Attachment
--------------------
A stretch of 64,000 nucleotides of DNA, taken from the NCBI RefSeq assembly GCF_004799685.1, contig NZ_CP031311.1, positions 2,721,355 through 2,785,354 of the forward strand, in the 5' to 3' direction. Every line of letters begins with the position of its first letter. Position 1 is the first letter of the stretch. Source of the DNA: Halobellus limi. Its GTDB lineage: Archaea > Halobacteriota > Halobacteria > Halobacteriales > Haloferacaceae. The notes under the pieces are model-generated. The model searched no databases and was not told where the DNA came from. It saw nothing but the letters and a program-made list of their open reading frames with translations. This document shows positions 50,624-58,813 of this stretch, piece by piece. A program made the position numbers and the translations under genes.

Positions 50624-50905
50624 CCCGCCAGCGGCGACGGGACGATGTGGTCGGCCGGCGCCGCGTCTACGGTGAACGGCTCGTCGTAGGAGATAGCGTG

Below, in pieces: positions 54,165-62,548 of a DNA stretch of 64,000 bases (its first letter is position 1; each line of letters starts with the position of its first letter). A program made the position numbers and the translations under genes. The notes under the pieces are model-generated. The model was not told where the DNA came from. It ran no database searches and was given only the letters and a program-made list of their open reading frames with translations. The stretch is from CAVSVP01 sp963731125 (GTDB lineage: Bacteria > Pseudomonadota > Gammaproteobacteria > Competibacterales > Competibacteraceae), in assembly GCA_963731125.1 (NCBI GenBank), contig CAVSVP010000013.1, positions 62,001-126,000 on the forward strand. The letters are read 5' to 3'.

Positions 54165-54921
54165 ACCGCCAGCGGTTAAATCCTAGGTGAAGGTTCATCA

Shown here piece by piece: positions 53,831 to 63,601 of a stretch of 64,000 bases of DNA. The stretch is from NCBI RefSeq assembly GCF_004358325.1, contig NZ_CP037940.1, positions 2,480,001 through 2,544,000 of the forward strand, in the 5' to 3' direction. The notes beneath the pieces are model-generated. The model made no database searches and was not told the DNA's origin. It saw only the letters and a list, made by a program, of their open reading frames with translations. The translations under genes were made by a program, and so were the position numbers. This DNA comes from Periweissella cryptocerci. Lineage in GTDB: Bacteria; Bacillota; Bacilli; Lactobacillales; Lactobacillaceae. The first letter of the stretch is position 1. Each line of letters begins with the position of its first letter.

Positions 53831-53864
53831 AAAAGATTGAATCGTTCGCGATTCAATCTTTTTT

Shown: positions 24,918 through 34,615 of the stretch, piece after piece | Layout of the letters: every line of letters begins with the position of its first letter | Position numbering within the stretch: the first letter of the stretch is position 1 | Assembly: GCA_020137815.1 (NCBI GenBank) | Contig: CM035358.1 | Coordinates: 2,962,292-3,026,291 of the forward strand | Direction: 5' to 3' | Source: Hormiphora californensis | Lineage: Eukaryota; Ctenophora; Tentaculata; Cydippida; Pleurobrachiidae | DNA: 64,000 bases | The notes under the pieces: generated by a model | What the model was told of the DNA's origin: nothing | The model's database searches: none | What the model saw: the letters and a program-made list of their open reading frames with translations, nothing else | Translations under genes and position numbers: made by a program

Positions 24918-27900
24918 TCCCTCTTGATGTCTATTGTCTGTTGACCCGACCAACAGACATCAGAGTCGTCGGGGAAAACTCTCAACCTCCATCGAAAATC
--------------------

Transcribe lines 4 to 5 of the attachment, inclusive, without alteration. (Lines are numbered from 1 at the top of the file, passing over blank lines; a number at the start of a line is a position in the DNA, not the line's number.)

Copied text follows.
Below, in pieces: positions 54,165-62,548 of a DNA stretch of 64,000 bases (its first letter is position 1; each line of letters starts with the position of its first letter). A program made the position numbers and the translations under genes. The notes under the pieces are model-generated. The model was not told where the DNA came from. It ran no database searches and was given only the letters and a program-made list of their open reading frames with translations. The stretch is from CAVSVP01 sp963731125 (GTDB lineage: Bacteria > Pseudomonadota > Gammaproteobacteria > Competibacterales > Competibacteraceae), in assembly GCA_963731125.1 (NCBI GenBank), contig CAVSVP010000013.1, positions 62,001-126,000 on the forward strand. The letters are read 5' to 3'.

Positions 54165-54921